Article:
(Reuters) - Tougher rules may be needed to stop a repeat of the "outrageous" behavior that has hit trust and confidence in financial markets in recent years, Bank of England Deputy Governor Minouche Shafik said on Monday.

Launching a consultation into commodity, bond and currency wholesale markets after banks were fined $6 billion (3.71 billion pounds) for rigging the benchmark interest rates, Shafik said that more changes may be needed to stop the "anything goes" attitude of traders uncovered in recent enforcement cases.

For many years the three markets were largely left to their own devices, run on a caveat emptor, or buyer beware, basis because the main participants were big banks that could look after themselves.

But fines for rigging the Libor benchmark, investigations into alleged similar behavior in foreign exchange and concerns over parts of the bond market prompted the British government to call for a broad review of whether wholesale markets are fair and effective.

Attempted rigging of Libor at banks showed that it was not just a case of a few bad apples, Shafik said.

"Instead it seems that there were deep-rooted problems in the nature of FICC (fixed income, currency and commodities) markets that resulted in practices that would be unacceptable elsewhere," she added. "... As somebody who believes in markets, I find this behavior outrageous."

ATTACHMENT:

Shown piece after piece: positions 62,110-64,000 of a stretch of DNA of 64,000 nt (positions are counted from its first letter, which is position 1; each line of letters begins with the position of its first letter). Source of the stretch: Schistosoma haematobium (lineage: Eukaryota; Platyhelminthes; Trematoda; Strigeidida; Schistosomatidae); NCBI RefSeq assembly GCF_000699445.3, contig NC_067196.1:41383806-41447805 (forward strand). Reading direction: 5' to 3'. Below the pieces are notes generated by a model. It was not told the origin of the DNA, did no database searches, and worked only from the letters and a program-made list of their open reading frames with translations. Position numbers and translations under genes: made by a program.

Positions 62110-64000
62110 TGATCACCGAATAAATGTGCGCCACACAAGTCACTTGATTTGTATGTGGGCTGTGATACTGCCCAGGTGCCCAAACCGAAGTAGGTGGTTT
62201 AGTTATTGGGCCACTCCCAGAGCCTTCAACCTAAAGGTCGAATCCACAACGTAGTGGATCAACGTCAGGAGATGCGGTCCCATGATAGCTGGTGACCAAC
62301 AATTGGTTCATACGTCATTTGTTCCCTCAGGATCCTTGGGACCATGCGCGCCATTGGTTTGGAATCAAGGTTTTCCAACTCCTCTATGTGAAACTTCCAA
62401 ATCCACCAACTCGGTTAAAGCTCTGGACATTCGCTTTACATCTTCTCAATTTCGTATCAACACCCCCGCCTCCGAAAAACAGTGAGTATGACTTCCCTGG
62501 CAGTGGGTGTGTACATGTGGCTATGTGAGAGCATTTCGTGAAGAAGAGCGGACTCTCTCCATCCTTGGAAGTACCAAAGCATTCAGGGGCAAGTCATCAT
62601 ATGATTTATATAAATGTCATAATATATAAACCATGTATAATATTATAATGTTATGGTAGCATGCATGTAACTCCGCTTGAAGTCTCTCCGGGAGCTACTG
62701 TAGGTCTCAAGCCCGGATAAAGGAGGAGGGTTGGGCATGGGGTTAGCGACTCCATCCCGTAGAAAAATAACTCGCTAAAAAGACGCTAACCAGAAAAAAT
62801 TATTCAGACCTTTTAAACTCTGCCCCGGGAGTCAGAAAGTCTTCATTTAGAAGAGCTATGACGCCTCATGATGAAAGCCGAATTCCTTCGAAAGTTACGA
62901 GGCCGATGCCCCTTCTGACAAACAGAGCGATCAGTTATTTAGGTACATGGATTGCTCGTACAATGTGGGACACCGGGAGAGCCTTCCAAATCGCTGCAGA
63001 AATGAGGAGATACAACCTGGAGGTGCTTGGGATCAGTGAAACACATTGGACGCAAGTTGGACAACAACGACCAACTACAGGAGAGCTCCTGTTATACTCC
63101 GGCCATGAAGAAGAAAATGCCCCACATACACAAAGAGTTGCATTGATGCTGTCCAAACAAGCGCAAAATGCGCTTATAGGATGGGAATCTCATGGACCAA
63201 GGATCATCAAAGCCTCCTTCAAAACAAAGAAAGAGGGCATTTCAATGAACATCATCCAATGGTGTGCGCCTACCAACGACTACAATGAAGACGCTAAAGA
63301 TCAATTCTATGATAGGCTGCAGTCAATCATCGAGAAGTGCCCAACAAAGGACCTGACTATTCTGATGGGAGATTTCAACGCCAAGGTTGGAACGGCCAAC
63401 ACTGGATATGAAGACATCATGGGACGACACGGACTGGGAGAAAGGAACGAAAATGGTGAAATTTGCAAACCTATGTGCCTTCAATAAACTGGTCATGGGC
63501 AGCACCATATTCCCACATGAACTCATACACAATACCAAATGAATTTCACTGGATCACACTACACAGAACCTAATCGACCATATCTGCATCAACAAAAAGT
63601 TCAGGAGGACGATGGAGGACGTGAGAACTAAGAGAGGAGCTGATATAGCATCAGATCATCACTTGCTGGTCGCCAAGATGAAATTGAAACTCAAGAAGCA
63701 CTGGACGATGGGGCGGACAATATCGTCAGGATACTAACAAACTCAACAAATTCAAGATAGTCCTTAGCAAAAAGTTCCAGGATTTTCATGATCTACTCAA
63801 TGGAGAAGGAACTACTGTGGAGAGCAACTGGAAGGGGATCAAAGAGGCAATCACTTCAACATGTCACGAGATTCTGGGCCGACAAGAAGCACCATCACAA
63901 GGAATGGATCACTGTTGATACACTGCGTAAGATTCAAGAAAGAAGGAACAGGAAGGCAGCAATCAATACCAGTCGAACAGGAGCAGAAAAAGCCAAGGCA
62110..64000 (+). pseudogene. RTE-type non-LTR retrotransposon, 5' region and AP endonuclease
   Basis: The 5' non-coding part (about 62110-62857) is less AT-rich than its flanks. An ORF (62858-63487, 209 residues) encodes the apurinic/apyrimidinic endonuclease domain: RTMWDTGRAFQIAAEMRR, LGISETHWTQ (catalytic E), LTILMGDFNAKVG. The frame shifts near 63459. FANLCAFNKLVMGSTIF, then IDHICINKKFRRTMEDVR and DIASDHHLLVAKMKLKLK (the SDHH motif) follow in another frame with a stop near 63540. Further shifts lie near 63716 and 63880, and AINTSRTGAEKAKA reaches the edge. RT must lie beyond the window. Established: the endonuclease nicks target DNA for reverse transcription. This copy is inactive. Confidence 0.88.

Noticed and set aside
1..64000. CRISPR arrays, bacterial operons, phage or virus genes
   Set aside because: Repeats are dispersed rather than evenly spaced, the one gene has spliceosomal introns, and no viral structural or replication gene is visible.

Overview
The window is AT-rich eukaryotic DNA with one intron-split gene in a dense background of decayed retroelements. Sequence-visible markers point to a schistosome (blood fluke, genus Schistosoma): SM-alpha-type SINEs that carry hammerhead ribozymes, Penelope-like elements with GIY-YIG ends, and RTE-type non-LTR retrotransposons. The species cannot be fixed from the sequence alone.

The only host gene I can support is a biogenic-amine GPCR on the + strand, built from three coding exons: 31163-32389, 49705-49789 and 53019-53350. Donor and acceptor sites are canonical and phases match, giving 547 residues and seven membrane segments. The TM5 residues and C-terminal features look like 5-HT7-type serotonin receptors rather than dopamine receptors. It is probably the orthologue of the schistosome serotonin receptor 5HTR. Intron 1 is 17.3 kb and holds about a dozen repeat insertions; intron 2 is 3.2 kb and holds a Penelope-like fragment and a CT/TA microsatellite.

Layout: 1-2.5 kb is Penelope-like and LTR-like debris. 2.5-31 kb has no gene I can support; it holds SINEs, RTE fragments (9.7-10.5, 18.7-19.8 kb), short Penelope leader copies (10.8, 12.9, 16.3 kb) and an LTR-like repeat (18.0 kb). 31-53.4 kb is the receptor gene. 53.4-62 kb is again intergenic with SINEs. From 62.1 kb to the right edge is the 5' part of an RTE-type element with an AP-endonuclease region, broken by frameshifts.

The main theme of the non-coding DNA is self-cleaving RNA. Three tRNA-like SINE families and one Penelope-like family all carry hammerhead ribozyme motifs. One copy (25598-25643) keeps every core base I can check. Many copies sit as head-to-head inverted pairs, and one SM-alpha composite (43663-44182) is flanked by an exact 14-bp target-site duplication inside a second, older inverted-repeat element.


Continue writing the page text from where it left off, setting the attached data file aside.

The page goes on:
The public consultation, open until January, asks what more, if anything, needs to be done on top of new British, European Union and global rules being brought in to stop market rigging and increase trading transparency.

"Caveat emptor has never meant 'anything goes' and certainly does not trump the obligation on a firm to act honestly, fairly and professionally," she said in a speech at the London School of Economics.


These wholesale financial markets had a direct effect on people's lives through products such as home loans and the cost of shopping or changing money for holidays, Shafik said.

As the memory of enforcement cases like Libor fades, the risk is that bad practice may re-emerge.

"Some say that may already be happening," Shafik said.

The 67-page consultation paper makes no specific policy recommendations but lists a series of questions under two broad headings: market structure and conduct.

There are concerns that parts of the bond market are so thinly traded that they could be abused. Trading in some instruments is also dominated by only a few big banks, opening the door to potential collusion.

New European Union rules taking effect over the next two to three years will bring the markets more tightly under the regulatory net, but more clarity on the difference between good and bad behavior may be needed, the paper says.

Existing powers, such as imposing more capital requirements for conduct failings could be used and delays on bonuses - as seen in the banking sector - could be applied to asset managers, interdealer brokers and trading firms to make it easier to stop payouts for employees who break the rules, the paper says.

The review is being conducted jointly by the Bank of England, the Financial Conduct Authority and the Treasury, with its recommendations due to be made next June.

Changes could include turning industry best practice codes into mandatory rules, requiring more electronic trading, increasing competition in markets and bringing the trading in certain FICC markets more fully into the scope of regulation.